1. Due to the mobility of the construction industry, the transitory nature of construction worksites and the fact that construction worksites frequently involve more than one construction employer, inspections are scheduled from a list of construction worksites rather than construction employers. The OSHA contractor will provide to ADOSH a randomly selected list of construction projects from all known covered active projects. This list contains the projected number of sites the ADOSH compliance sections plan on inspecting in the next month.

    2. OSHA's Construction Inspection Targeting System is required to comply with court decisions on OSHA’s process of selecting worksites for inspection. The system is designed to provide timely information on known active construction projects, including the project's location and the name of the owners, project managers and contractors working on the projects. Since resources limit ADOSH programmed inspections to a small percentage of construction projects started each year, this targeting plan is designed to be a broad-based system that selects projects in a way to establish a presence in the entire construction industry.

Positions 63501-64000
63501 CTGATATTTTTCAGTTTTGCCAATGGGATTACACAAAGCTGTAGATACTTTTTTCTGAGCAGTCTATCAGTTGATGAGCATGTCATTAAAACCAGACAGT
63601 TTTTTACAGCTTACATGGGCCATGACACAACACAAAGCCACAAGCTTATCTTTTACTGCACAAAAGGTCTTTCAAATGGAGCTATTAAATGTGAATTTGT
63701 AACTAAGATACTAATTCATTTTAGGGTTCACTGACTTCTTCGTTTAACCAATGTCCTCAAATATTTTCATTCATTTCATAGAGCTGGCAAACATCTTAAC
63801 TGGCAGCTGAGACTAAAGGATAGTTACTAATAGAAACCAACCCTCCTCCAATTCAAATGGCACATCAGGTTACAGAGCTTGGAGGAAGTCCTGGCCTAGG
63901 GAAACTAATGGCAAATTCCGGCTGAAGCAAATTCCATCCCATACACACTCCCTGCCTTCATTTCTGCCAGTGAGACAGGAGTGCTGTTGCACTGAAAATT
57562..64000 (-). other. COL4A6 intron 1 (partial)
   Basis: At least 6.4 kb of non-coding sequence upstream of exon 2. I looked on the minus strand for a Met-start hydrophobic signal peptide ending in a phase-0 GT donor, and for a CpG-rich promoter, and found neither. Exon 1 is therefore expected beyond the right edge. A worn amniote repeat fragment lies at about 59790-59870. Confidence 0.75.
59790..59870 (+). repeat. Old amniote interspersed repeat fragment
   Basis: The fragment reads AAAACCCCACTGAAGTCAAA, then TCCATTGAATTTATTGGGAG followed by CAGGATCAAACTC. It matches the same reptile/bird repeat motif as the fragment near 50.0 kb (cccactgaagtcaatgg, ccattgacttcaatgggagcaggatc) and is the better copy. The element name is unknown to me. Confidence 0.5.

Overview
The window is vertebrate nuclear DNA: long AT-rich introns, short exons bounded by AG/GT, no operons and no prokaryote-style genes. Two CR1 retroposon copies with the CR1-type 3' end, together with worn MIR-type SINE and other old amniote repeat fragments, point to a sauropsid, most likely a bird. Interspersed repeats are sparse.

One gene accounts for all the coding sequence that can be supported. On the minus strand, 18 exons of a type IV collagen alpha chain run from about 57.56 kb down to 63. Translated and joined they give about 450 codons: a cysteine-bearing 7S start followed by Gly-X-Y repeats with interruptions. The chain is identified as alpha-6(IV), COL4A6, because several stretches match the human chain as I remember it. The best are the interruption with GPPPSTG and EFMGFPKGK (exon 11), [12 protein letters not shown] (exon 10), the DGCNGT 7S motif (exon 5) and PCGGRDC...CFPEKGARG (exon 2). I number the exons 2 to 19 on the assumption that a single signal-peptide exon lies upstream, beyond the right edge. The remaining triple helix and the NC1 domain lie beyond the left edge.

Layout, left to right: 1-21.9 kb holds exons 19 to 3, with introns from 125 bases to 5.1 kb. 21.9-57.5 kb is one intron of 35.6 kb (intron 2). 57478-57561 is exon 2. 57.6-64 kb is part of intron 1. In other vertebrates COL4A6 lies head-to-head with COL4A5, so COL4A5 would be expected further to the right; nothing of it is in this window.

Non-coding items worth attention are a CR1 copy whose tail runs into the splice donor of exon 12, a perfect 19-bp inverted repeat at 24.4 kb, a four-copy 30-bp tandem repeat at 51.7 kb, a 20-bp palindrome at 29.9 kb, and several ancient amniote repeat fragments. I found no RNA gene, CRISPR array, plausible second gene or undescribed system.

3. The construction inspection system relies upon a statistical abstract of information available on construction project starts from F.W. Dodge and on estimated construction project durations derived from econometric modeling. The system is designed to get CSHOs on-site at neutrally-selected projects when they are between 30 percent and 60 percent complete, the time when the greatest number of employees and contractors are expected to be on the construction site.

    4. OSHA’s contractor adds to the Dodge data a time period when each project is active and maintains a file containing all active construction projects. From active construction projects, a randomly selected construction inspection list will be generated for ADOSH office on a monthly basis. This selection is done without employer identifiers to ensure neutrality. The list is based upon: